enum class RenderOp
    // etc.

BlockingQueue render_queue;

void main_loop()
    while (true)
        RenderOp op = render_queue.read<RenderOp>();
        switch (op)
            case LoadMesh:
                int count = render_queue.read<int>();
                Vec3* vertices = render_queue.read<Vec3>(count);
                // etc...
            case FreeMesh:
                // etc...
It's a graphics virtual machine. You could give it a pretentious name like GLVM.


Now in your render() function, you just write commands to the queue:

void render()

    for (MeshRenderer& mesh : mesh_renderers)
        // etc.

This will work, but it's not the best. You have to lock the queue every time you read from or write to it. That's slow. Also, you need to somehow get input data from the main thread to the game logic thread. It doesn't make sense to have queues going both directions.


Instead, you allocate two copies of everything. Now, the game logic thread can work on one copy, while the main thread works on the other. When both threads are done, they swap.


Posted Image


Now you only have to use a lock once per frame, during the swap. Once the threads are synced, the swap operation is just two pointer reassignments.


Furthermore, you can keep the render command lists allocated between frames, which is great for performance. To clear one, just reset the pointer to the start of the list. Now you don't have to worry about implementing a queue with a ring buffer. It's just an array.


Our Bright and Glorious Future
For wizards, this is all wrong, because graphics drivers do command queueing anyway, and jobs and fibers are the right way. This is like Baby's First Threaded Renderer. But it's simple, it gets you thinking in terms of data flow between threads, and if you eventually end up needing a job system, you're already halfway there.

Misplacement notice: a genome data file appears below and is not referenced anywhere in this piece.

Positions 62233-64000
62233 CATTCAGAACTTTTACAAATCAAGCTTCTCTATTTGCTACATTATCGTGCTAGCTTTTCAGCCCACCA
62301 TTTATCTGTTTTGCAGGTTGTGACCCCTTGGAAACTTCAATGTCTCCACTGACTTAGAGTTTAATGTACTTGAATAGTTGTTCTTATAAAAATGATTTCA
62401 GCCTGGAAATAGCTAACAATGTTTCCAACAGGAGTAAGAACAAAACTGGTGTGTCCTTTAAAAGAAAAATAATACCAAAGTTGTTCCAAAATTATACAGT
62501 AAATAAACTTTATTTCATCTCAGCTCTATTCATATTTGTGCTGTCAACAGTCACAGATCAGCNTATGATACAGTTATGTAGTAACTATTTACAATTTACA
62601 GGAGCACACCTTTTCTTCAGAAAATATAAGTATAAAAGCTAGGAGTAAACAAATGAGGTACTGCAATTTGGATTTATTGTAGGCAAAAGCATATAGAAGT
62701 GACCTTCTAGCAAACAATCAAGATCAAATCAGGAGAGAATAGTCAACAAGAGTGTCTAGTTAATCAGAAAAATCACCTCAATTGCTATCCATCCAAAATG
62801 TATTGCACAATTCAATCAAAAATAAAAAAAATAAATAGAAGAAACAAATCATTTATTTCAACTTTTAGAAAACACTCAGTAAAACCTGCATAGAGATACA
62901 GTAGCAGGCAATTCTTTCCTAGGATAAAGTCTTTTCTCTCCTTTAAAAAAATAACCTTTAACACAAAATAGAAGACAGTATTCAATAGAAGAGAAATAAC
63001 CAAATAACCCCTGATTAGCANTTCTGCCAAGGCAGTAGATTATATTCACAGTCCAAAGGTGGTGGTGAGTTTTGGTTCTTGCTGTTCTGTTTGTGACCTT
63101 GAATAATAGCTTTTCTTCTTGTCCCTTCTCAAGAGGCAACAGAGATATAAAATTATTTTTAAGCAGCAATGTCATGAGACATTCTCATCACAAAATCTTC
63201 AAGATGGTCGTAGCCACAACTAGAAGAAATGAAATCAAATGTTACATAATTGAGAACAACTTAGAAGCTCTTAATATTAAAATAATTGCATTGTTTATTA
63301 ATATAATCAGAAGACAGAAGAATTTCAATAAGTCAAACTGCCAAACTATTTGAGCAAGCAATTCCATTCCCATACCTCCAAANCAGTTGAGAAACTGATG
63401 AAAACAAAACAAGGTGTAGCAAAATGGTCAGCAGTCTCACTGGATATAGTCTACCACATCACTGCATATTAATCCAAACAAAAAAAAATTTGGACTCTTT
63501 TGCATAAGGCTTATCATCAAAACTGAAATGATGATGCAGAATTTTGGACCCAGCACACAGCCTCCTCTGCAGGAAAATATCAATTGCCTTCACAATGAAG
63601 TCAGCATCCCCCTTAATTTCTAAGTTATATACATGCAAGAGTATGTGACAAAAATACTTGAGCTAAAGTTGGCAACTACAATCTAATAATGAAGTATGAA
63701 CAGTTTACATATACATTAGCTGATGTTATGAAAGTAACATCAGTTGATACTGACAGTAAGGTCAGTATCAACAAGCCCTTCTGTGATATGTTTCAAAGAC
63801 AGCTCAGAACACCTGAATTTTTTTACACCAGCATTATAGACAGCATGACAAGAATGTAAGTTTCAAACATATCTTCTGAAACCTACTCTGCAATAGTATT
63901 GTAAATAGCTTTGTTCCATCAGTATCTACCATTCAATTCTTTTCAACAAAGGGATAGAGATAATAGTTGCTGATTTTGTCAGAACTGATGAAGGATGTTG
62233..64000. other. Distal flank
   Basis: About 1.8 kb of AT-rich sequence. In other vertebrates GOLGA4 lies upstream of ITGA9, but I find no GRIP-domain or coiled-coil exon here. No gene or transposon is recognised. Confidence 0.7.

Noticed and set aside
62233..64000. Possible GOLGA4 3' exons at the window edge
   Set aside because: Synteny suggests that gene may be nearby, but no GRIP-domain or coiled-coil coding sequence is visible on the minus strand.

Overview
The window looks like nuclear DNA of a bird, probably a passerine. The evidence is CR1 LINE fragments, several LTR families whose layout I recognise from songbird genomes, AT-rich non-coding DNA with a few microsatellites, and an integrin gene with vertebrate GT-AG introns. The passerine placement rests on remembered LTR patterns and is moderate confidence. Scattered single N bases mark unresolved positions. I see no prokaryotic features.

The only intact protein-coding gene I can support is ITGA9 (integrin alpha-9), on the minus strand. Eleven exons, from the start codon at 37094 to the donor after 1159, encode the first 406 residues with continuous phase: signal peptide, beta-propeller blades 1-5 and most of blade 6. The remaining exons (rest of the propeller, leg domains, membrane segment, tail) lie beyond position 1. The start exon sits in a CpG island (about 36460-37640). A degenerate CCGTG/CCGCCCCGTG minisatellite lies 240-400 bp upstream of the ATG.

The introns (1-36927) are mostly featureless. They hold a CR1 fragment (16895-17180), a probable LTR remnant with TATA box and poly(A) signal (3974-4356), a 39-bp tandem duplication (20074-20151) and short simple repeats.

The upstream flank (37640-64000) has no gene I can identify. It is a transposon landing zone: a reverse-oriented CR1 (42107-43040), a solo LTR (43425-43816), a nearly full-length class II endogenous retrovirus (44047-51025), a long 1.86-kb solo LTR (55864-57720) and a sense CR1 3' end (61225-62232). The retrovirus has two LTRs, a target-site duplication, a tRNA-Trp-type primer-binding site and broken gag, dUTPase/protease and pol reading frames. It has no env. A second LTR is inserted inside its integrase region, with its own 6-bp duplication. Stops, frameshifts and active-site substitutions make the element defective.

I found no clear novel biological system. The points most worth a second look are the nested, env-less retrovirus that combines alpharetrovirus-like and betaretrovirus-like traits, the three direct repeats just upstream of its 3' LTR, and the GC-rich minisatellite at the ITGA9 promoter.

This setup might also make the switch to Vulkan easier. If you keep all your data extraction in one place and make it read-only, it should be trivial to split into multiple threads, each with their own render queue.


You can see a poorly-commented cross-platform implementation of this idea here. Potentially useful parts include the SDL loop, GLVM, and the swapper.


If you enjoyed this article, try these:

But here's a better idea: watch the Destiny GDC talk.


Thanks for reading!


Mirrored on my blog

Ludum Dare 34 Postmortem

Friday 21:15
Fifteen minutes after the theme announcement, my friend Ben Homan walks through my front door. Not really my front door, I'm just a subletter. But this is a first. Normally he ignores our instructions to walk in without knocking. The first time, he texted me from the driveway.


Jesse Kooner walks in, also unannounced, bearing frozen pizza. Before he can even kick his shoes off, I loudly explain the theme: a never-before-seen tie between "growing" and "two-button controls".


Jesse has no laptop. I dig out an old one from my closet. I plug it in and start working on a few Windows updates. 72 to be exact.
Meanwhile, we decide which technology to use. Jesse's less code-focused skillset leads him to prefer Unity, while Ben wants to use the weekend as an opportunity to become more familiar with Node.js. We decide on Node.js. Jesse will provide creative input and artwork.